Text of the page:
Whether you’ve just bought a new car, or you’ve owned your vehicle for some time, it’s important to keep up with maintenance. Keeping your vehicle properly maintained will ensure that it looks good and runs well. If you’re worried about the cost of car maintenance, there are several tasks you can perform yourself. Let’s discuss some of those DIY tasks.
1. Oil Changes
Changing your car’s oil is one of the most essential and easiest maintenance tasks. Your car’s engine needs clean oil to run. Dirty oil can cause costly damage, so it’s crucial to stay on schedule with your oil changes. First, consult your owner’s manual to see what type of oil you should use and how often it should be changed. Once you’ve purchased the proper oil and a new oil filter, you’ll want to change your clothes and have plenty of towels on hand. Oil changes can get very messy, very quickly.
Once you’re ready to perform the oil change, you’ll need to jack up your car, find the oil pan, and remove the drain plug. Make sure that the pan is drained of all old oil before you put the plug back in place. Then remove the old oil filter. You can accomplish this task with a wrench. Lubricate the rubber gasket before putting the new oil filter in place. Then fill the new filter two-thirds of the way up with fresh oil. Check that the new filter is screwed tightly in place.
Next, lower your car and pop the hood. Remove the oil cap and use the new oil to fill the engine. Measure the oil with a dipstick to verify you’ve added enough.
2. Windshield Wiper Replacement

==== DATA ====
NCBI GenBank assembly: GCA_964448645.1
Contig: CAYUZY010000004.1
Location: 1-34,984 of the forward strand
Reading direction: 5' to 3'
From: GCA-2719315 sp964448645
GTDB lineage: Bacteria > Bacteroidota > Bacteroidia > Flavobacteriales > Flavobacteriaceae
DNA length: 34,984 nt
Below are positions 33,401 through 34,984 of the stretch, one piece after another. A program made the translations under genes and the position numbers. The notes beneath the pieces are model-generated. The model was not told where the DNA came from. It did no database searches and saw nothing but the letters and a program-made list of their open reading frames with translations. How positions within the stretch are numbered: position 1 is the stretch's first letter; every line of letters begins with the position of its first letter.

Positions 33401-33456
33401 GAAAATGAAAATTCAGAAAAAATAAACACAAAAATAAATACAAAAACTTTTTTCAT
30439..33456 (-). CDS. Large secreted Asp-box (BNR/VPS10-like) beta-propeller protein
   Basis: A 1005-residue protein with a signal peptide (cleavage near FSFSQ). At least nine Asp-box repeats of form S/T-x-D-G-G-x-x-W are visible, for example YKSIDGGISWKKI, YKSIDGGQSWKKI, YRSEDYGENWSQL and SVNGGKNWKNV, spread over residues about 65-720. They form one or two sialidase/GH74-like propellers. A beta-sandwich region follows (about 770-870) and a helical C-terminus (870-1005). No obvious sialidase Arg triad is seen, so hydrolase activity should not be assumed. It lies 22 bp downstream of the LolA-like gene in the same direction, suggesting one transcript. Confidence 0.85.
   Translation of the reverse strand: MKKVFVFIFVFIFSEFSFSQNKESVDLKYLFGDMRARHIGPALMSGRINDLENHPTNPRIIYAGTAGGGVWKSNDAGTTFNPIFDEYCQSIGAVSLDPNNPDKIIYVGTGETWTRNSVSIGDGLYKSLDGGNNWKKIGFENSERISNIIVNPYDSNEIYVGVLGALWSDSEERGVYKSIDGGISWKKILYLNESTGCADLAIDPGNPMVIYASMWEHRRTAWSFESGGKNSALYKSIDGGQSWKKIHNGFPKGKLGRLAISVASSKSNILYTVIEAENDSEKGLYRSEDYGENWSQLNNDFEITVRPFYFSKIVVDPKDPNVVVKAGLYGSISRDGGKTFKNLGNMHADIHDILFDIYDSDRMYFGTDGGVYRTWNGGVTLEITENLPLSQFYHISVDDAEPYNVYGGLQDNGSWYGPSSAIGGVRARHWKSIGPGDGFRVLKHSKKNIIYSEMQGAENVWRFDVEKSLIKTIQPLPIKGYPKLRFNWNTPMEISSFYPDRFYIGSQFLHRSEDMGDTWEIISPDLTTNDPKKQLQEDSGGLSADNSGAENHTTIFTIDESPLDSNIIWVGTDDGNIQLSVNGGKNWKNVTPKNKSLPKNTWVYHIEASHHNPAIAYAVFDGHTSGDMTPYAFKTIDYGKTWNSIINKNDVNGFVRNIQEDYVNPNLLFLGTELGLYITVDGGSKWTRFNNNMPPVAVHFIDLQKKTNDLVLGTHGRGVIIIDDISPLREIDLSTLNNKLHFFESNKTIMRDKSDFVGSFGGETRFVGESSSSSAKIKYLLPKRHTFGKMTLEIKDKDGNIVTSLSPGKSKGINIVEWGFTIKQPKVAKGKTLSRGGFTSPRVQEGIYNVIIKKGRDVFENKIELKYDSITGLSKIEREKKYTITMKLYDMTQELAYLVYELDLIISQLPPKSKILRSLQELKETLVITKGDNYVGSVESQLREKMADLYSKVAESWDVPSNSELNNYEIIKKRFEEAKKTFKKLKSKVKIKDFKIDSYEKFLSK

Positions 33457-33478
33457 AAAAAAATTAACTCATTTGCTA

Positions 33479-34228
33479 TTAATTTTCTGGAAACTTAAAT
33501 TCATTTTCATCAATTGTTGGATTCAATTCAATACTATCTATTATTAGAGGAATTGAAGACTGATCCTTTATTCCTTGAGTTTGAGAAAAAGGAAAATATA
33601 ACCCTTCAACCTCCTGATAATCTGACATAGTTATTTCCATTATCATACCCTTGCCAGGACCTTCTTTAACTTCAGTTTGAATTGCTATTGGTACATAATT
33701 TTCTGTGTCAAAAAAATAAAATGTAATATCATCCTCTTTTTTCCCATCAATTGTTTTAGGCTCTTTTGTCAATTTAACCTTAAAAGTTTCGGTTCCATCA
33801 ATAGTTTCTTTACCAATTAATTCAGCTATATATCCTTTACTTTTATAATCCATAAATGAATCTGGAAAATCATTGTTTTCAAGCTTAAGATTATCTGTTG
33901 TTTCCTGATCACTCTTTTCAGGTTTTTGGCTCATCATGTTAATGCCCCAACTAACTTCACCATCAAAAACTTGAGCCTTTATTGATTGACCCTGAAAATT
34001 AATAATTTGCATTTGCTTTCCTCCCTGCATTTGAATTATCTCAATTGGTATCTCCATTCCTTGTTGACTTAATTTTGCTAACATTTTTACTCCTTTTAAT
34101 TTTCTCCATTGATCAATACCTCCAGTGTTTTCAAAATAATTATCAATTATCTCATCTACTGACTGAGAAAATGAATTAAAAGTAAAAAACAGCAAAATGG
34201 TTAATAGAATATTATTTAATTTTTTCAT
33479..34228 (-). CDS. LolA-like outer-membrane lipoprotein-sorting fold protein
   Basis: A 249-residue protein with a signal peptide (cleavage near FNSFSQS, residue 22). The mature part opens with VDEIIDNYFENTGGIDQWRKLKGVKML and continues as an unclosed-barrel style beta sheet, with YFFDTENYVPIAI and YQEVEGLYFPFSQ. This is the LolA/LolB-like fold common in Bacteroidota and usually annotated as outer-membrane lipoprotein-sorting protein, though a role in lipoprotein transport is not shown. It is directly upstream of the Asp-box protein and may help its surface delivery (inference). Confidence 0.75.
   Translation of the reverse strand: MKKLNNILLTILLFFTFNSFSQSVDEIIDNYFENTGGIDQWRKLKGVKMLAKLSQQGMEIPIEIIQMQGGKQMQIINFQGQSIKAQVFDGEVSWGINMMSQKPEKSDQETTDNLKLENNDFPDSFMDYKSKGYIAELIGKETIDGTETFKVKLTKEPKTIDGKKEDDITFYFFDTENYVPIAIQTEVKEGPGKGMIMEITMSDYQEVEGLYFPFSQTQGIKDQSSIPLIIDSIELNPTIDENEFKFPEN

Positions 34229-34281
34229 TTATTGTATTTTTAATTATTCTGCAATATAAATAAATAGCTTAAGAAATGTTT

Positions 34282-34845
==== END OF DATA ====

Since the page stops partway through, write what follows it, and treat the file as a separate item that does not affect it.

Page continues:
Replacing your windshield wipers requires little time and costs next to nothing. After you’ve purchased new wipers, you can begin the replacement process by pulling an old wiper away from the windshield. A small tab underneath the wiper allows you to remove the wiper from the wiper arm easily.
Once the old wiper is removed, check that the new wiper is properly lined up with the wiper arm. Lower the new wiper onto the arm. Be sure that the hook on the arm faces the plastic clip on the wiper. Pull the new wiper tightly so that it clicks into place.
3. Fuse Replacement
If you blow one of the fuses that powers your car’s headlights, it’s easy to replace. Usually, cars come with spare fuses so it shouldn’t cost you anything. Pull out the fuse box that’s located under the driver’s side dashboard and find a fuse that appears melted. Replace the blown fuse with a same-colored fuse. If you don’t see a melted fuse in the dashboard box, check the box under the hood. Again, look for a fuse with a melted appearance and replace with a same-colored fuse.
Hopefully, you’ll be able to implement these tasks into your car’s maintenance schedule. Not only will you save money doing them yourself, but you’ll enjoy your car for years to come.